This again came as a total surprise to me as I had not previously been in the habit of complaining at all and certainly not in such a manner. What in hindsight seems to have happened is that any social conditioning and previous strictures of politeness that I had previously felt bound by had entirely fallen away. I just said exactly what I thought without any concern for social niceties. My response was also wildly disproportionate; I was enraged over a somewhat disappointing sandwich.

There are other similar episodes which I won’t detail further here, save for the one whilst I was having chemotherapy where I was only dissuaded from physically assaulting another patient in a row over the volume on his television in a public area, because I had so many drip lines in I couldn’t’ physically get up and across the room to beat the living shit out of him. Whether I would have managed it, I’m not sure, but I was pretty set on trying. The medical staff clearly saw the writing on the wall after that and got me a private room. Which was nice.

To put this into context I have never, until the point of my illness, been a violent person; neither in temperament nor action. I had never been in a fight and had never felt the need to be. I had never really been in a row – my usual impulse in any threatening or confrontational situation being to walk away. And this is still my usual position, what I had hitherto assumed was an integral part of my character.

What the onset of my illness seems to have done is to release an alternate mode of acting in which the part of me that gave a shit about appearances, consequences or social mores is almost entirely absent. The interesting part of all this being that outwardly I had no emotional reaction to being diagnosed with cancer; at all. Not only as an outward expression to others, but to my own conscious mind I was really not bothered. Which in hindsight of course seems odd but at the time I didn’t really think about it.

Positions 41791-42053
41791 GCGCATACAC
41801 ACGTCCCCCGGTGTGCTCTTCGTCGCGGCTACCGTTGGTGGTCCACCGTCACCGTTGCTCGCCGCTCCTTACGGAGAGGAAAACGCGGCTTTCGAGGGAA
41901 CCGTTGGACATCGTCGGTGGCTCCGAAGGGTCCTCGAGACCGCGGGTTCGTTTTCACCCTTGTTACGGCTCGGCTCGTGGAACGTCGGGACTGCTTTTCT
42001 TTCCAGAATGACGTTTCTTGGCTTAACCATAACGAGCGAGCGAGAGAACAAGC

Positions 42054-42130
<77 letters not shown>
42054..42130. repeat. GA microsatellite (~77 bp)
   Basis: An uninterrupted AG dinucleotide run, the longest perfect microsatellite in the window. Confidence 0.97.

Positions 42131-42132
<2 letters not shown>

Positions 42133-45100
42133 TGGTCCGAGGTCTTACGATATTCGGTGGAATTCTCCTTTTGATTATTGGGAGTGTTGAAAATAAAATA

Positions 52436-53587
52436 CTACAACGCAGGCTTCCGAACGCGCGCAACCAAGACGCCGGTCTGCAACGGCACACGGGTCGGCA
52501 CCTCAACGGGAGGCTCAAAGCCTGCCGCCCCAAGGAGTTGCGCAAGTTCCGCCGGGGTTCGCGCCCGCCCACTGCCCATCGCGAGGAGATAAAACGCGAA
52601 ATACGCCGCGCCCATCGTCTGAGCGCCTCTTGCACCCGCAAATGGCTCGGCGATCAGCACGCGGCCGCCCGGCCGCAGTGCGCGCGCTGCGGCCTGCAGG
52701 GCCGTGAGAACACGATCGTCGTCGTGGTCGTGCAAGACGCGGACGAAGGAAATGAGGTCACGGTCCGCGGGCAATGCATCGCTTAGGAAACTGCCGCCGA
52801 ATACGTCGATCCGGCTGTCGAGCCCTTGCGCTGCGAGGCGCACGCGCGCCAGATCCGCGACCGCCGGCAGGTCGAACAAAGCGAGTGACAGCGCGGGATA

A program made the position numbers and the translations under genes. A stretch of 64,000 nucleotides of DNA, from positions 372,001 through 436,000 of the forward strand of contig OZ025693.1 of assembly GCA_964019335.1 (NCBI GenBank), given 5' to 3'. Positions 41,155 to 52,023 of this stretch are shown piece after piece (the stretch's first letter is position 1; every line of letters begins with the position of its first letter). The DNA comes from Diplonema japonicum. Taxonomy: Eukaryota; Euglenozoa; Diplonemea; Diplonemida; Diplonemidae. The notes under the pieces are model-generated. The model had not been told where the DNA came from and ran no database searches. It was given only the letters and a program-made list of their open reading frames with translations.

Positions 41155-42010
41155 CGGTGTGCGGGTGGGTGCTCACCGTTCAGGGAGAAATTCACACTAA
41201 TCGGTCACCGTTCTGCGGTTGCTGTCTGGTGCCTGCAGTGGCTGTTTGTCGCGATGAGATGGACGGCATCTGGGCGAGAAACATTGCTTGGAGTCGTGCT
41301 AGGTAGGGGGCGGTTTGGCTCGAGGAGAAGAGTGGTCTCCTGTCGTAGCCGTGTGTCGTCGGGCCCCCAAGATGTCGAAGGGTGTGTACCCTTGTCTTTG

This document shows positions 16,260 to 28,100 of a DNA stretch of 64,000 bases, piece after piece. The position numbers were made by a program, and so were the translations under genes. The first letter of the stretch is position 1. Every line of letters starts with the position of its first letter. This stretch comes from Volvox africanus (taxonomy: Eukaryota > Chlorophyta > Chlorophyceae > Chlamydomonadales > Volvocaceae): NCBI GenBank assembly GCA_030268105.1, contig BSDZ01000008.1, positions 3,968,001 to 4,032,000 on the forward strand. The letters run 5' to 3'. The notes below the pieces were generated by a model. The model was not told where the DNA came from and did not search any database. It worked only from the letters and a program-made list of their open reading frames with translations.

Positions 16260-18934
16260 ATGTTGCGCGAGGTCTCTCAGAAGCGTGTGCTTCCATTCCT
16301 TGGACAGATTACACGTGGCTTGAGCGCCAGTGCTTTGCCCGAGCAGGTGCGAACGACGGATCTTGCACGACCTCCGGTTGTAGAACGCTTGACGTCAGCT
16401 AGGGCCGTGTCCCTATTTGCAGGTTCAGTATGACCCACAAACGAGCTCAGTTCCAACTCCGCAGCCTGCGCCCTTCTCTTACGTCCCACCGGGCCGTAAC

So with the benefit of hindsight a couple of years down the line what strikes me is that whilst my mind appeared then and now to have very little concern about the matter at hand, some other part of me certainly did and was very pissed off. My best assumption here is that it was my body which was pissed off and that it demonstrated this by breaking through the veneer of my conscious rational mind in a violent and unpredictable way.

What crystallised my thinking on this point and made me realise the links to my illness was in the most prosaic of fashions, watching Breaking Bad. I primarily started watching the series on DVD because I had heard good things about it and having a certain professional interest in narratives dealing with the criminal underworld[4] and because everyone said it was good. The point being that I didn’t primarily choose it because the main protagonist was suffering from cancer. However almost immediately I recognised myself in Walter White/Heisenberg. In particular I recognised the way he switched from one persona to the other at the drop of a hat. I thought then and still do now, although I haven’t checked, that somebody who worked on writing and developing the show must have had first-hand experience of a similar illness because they got the reality it spot on and turned his psychological shifts into the central psychological fulcrum of the series.

The scene that particularly sticks in my mind is where WW is in a supermarket buying various hardware items and sees somebody else buying various things which are clearly and obviously intended to make Crystal Meth with. WW goes over to him and in an entirely pleasant and helpful way points out that he is doing it wrong and should buy different items in different stores. The other person is understandably freaked out to have their purpose revealed as so publicly obvious and transparent and leaves the shop as quickly as possible.